Dr. Steve Cannon
Teaching philosophy: “For me, the act of learning brings many rewards; the satisfaction of understanding something new about the world around us, the thrill from knowing how or why, and the sense of accomplishment from gaining a new skill. I teach because I want to share this enthusiasm with students, to see them delight in their own achievement, and to teach them how to learn independently and become tomorrow’s teachers.”
Research: For 20 years, Dr. Cannon and his laboratory team have focused on a group of inherited muscle disorders that cause intermittent attacks of severe weakness or muscle stiffness. This work has implications for disorders of cellular excitability such as epilepsy, headache, or heart arrhythmias.
Endowed title: Patricia A. Smith Distinguished Chair in Neuromuscular Research in Honor of Dr. Gil Wolfe.
Dr. Jennifer Cuthbert
Teaching philosophy: “Rather than teach, I want to stimulate learning by facilitating and guiding the learner during their acquisition of knowledge. My other goal is to encourage contextual and experiential learning by providing a role model at the bedside and in the clinic. Helping the novice on the path toward being a self-driven, lifelong learner is its own reward.”
Research: Dr. Cuthbert uses focused clinical pathology analytics to optimize management of complications from advanced chronic liver disease.
Dr. Elliot Frohman
Teaching philosophy: “Having been blessed by great mentoring, I recognized that a key responsibility in my own career in academic medicine was to translate these important and significant gifts into my approach toward educating students at every level. Fundamentally, effective educators are exuberant and energetic in their approach to both the organization of their course materials, as well as their specific methods of captivating and intensifying the student's attention.”
Other honors: Dr. Frohman is an 11-time recipient (2000, 2001, 2003, 2004, 2005, 2008, 2009, 2011, 2012, 2013, 2014) of the Outstanding Faculty Teacher Award, as voted by first-year medical students in Neuroscience Course Lectures.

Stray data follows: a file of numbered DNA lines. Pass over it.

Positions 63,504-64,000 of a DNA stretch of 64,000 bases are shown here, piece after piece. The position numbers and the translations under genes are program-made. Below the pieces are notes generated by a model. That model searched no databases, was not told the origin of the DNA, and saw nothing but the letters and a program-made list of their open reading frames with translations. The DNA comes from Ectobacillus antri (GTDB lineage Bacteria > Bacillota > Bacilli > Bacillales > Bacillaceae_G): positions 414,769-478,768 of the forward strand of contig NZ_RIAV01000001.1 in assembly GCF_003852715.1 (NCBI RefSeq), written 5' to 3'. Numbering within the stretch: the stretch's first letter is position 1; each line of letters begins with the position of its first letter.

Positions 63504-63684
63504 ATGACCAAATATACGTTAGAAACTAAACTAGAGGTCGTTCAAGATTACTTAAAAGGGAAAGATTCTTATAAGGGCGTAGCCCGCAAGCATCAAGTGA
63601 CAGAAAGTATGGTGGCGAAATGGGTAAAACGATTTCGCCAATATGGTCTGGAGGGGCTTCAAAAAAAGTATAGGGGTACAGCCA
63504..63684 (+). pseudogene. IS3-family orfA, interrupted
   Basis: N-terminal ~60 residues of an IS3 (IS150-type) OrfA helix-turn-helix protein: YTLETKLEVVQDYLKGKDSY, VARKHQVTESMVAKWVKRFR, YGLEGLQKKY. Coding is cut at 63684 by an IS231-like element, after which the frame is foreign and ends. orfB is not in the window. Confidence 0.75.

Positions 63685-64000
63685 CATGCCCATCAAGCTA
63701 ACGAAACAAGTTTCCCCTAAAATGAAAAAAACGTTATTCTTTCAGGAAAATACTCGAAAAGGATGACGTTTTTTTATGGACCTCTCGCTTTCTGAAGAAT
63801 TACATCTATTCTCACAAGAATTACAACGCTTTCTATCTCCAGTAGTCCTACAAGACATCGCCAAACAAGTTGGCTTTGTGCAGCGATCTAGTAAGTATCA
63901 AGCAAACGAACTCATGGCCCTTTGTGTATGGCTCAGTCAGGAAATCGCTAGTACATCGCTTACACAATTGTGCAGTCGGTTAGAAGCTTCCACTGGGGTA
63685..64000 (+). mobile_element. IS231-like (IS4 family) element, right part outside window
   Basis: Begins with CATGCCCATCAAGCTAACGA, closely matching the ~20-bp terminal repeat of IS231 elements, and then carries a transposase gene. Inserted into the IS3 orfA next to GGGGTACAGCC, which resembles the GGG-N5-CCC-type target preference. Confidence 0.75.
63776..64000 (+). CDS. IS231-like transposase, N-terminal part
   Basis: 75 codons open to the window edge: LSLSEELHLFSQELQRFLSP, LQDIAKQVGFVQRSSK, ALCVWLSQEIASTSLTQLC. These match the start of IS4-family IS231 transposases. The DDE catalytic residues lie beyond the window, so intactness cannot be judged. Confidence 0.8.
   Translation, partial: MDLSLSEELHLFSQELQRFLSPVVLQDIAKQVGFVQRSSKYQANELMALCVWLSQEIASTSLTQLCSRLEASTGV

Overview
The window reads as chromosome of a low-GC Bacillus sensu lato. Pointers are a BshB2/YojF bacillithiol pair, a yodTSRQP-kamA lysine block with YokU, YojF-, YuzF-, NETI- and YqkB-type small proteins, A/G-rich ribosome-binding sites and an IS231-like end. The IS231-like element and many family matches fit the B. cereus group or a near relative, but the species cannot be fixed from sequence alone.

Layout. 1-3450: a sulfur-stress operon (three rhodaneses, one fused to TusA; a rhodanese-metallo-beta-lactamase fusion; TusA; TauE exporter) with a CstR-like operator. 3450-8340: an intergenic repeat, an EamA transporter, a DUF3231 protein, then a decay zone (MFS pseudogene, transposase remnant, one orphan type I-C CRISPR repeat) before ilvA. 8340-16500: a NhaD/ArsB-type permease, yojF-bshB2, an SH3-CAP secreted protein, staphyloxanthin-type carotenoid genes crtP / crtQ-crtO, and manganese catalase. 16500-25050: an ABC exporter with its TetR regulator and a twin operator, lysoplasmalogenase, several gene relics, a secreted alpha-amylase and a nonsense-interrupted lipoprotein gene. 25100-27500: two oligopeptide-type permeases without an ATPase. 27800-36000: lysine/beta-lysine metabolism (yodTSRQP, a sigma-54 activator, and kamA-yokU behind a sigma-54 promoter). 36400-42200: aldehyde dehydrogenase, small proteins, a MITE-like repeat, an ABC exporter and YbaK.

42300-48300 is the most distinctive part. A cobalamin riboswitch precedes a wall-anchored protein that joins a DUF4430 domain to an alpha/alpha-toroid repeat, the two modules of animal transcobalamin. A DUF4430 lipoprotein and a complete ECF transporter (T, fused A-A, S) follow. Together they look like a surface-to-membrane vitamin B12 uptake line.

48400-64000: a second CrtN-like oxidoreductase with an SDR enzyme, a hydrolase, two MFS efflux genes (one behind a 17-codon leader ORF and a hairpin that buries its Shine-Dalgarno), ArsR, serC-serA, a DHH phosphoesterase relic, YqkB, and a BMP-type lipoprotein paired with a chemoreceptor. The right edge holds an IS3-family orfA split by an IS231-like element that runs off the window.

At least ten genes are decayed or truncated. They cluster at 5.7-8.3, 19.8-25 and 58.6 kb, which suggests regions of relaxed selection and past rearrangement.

Endowed titles: Irene Wadel and Robert Atha Distinguished Chair in Neurology, and the Kenney Marie Dixon-Pickens Distinguished Professorship in M.S. Research.
Dr. David Greenberg
Teaching philosophy: “I strive to put into real-life situations those myriad facts that bombard students. I find that when I am able to mold what seems like random pieces of information into a clinical context, the students not only remember the material, but can also apply it at a much deeper level. It is particularly gratifying to see the student enter the hospital excited and passionate to experience in real life what they have been taught in the classroom.”
Other honors: Dr. Greenberg has won Outstanding Teacher Awards from the MS2 Class on four occasions, and is a three-time recipient of a UT Southwestern Excellence in Education Award.
Dr. Angela Mihalic
Teaching philosophy: “Teaching drives me, inspires me, and is where I find my greatest reward. Nothing has driven me to learn more than wanting to share new knowledge with others. Nothing has inspired me to be the best physician I can be, than to be able to teach my learners clinical skills, role model communication and interpersonal skills, and provide guidance on topics of ethics and professionalism. Nothing brings more joy than seeing the excitement in learners when they connect with a concept and watching their desire to go beyond and seek out answers to additional clinical and foundation of science questions.”
Other Honors: Dr. Mihalic has been honored repeatedly by UT Southwestern Medical School students. She has been a faculty marshal at commencement seven times and was elected to the Southwestern Academy of Teachers in 2012.